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Choosing Your Own: Definition of Race Becoming Fluid



In this image released by NBC News, former NAACP leader Rachel Dolezal appears on the "Today" show set on Tuesday, June 16, 2015, in New York. Dolezal was born to two parents who say they are white, but she chooses instead to self-identify as black. Her ability to think she has a choice shows a new fluidity in race in a diversifying America, a place where the rigid racial structures that defined most of this country’s history seems, for some, to be falling to the wayside. (Anthony Quintano/NBC News via AP)

In this image released by NBC News, former NAACP leader Rachel Dolezal appears on the “Today” show set on Tuesday, June 16, 2015, in New York. Dolezal was born to two parents who say they are white, but she chooses instead to self-identify as black. (Anthony Quintano/NBC News via AP)

JESSE J. HOLLAND, Associated Press

WASHINGTON (AP) — Rachel Dolezal, born to white parents, self-identifies as black — a decision that illustrates how fluid identity can be in a diversifying America, as the rigid racial structures that have defined most of this country’s history seem, for some, to be softening.

Dolezal resigned as the leader of the NAACP’s Spokane, Washington, branch after questions surfaced about her racial identity. When asked directly on NBC’s “Today” show Tuesday whether she is “an African-American woman,” Dolezal replied, “I identify as black.”

Her parents identified her as white with a trace of Native American heritage, and her mother, Ruthanne Dolezal, has said Rachel began to “disguise herself” as black after her parents adopted four black children more than a decade ago.

Dolezal isn’t the first person to make this type of change. Millions of Americans changed racial or ethnic identities between the 2000 and 2010 censuses, even though their choices may have contradicted what their skin color appeared to be, or who their parents said they are.

“It forces us to really question whether or not this biological basis for identity is a smart path to continue down in the future,” said Camille Gear Rich, a University of Southern California law and sociology professor who writes about elective race choices.

Americans have become comfortable with people self-identifying their race, Rich said, “but often that invocation of identity based on a biological claim isn’t backed up by anything else after the claim is made.”

In the United States, there is an expectation that people would have a biological connection to a racial or an ethnic identity they are claiming, said Nikki Khanna, a University of Vermont sociology professor. She co-authored a 2010 study that found increasing numbers of biracial adults were choosing to self-identify as multiracial or black instead of white.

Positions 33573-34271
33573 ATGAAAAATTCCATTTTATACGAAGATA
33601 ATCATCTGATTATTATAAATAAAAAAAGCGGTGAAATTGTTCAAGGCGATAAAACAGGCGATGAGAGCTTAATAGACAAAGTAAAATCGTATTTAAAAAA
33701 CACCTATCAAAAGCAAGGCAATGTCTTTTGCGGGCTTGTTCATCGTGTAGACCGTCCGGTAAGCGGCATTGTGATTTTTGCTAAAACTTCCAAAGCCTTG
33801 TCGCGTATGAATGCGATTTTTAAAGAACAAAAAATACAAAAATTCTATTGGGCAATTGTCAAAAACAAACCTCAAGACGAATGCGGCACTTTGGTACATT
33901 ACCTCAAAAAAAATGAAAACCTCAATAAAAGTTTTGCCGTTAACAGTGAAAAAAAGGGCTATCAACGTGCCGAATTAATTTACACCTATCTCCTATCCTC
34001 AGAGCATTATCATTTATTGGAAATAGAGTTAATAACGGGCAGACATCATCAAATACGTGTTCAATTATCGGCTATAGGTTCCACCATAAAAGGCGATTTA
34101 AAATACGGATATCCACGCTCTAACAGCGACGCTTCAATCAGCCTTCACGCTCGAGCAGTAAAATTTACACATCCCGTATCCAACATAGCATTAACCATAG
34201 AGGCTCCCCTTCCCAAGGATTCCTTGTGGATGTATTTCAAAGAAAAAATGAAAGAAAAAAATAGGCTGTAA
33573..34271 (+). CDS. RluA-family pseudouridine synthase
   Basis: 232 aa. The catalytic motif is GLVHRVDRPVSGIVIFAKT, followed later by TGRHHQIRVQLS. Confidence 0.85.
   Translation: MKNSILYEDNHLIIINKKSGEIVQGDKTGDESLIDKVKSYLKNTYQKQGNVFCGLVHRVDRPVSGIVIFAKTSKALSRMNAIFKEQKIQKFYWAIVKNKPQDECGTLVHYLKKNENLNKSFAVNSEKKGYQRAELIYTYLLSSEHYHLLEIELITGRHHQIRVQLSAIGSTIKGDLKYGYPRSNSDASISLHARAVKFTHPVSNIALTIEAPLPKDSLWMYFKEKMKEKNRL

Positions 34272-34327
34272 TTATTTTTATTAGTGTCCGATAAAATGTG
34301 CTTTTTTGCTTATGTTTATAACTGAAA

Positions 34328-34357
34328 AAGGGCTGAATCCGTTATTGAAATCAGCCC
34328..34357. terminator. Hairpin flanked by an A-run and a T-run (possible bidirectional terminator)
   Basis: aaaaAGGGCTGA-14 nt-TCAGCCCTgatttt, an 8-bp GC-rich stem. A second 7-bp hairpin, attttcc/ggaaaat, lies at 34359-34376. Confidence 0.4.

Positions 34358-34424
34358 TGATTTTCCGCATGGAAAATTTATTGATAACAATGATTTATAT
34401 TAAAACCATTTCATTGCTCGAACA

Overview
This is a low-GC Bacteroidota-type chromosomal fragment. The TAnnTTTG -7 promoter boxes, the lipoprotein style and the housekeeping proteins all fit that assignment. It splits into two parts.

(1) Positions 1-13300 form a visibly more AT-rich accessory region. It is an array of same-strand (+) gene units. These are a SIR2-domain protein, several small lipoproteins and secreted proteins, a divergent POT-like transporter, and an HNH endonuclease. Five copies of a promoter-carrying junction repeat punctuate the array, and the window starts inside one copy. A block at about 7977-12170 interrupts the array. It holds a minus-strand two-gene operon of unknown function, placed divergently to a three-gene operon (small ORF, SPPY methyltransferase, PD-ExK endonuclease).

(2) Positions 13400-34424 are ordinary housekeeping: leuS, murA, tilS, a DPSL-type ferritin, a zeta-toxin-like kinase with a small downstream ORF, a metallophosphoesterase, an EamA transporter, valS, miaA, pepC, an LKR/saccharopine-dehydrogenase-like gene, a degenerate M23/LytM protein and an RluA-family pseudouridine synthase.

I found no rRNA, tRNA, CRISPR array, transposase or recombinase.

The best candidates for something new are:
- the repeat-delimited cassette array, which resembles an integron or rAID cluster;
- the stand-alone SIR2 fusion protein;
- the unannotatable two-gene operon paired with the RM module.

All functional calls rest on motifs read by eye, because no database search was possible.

“There really is no biological basis to race, but what I’m saying is that in our society the everyday person tends to think race must have some link to ancestry,” Khanna said. “So we expect that when people self-identify with a particular group they must have some ancestral link to that group.”

In the past, race was determined mostly by what other people thought a person was. For example, the Census Bureau’s enumerators would determine on their own what a person’s race was, and classify them as such. By the 1960s and 1970s, census officials were allowing people to self-identify.

Currently, the Census Bureau allows people to choose a racial category, or even multiple categories, to which they think they belong. The census identifies races as white; black or African-American; American Indian or Alaska Native; Asian; Native Hawaiian or Other Pacific Islander; and “some other race” for those claiming more than one race. There is also a Hispanic ethnic category.

People have been using that freedom since the early 2000s to move back and forth. They switched between races, moved from multiple races to a single race or back, or decided to add or drop Hispanic ethnicity from their identifiers on census forms.

Last year, a study showed that 1 in 16 people — or approximately 9.8 million of 162 million — who responded to both the 2000 and 2010 censuses gave different answers when it came to race and ethnicity. In addition, in the 2010 census, more than 21.7 million — at least 1 in 14 — went beyond the standard labels and wrote in such terms as “Arab,” ”Haitian,” ”Mexican” and “multiracial.”